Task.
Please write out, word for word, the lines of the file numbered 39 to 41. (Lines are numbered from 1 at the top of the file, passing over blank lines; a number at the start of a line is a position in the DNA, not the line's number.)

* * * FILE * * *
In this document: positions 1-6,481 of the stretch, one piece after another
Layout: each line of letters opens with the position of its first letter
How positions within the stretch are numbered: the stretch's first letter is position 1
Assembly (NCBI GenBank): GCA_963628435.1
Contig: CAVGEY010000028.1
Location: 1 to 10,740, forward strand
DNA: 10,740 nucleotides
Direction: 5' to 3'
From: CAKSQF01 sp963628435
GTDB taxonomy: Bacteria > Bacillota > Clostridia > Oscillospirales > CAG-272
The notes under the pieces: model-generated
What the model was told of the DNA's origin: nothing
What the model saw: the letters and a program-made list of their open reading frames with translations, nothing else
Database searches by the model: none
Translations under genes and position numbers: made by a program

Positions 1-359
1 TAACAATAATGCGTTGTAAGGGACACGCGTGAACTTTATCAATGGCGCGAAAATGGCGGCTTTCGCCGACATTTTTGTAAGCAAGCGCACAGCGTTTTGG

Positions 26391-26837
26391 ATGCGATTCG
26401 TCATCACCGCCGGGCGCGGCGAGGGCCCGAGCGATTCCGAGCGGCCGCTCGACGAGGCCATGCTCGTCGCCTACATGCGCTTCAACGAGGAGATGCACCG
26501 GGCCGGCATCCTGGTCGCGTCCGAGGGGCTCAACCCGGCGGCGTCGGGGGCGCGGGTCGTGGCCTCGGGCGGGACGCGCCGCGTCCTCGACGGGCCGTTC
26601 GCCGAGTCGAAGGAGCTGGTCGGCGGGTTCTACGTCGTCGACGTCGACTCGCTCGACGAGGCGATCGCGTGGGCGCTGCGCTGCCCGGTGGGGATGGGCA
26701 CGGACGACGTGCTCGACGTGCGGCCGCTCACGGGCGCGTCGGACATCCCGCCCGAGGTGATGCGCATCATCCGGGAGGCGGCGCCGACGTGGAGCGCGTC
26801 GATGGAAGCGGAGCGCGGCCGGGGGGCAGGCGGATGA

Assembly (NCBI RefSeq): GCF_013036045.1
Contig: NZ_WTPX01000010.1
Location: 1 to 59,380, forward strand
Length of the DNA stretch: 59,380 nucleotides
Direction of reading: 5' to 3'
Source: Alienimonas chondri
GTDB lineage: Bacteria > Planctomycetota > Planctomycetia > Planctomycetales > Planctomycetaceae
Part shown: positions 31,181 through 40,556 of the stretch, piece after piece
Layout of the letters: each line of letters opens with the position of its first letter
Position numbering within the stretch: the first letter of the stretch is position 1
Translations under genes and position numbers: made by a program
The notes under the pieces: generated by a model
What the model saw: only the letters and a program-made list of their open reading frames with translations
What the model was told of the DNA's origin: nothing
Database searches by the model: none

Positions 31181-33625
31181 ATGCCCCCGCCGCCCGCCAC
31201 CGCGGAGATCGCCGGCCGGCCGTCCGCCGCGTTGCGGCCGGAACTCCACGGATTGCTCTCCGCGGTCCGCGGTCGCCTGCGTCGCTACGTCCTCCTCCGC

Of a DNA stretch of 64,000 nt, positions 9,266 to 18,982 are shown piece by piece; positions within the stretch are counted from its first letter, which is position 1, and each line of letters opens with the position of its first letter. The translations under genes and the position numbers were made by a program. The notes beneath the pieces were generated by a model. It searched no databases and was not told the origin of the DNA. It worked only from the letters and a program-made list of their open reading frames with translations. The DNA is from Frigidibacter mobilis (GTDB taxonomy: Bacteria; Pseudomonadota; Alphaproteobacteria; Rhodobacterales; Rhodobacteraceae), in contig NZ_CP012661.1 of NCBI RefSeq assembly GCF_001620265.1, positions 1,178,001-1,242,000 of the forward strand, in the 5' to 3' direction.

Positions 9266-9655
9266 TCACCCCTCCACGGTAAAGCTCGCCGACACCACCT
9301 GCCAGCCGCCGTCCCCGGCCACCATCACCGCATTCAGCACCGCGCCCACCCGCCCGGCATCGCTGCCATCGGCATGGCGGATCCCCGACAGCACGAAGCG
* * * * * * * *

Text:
Database searches by the model: none

Positions 31181-33625
31181 ATGCCCCCGCCGCCCGCCAC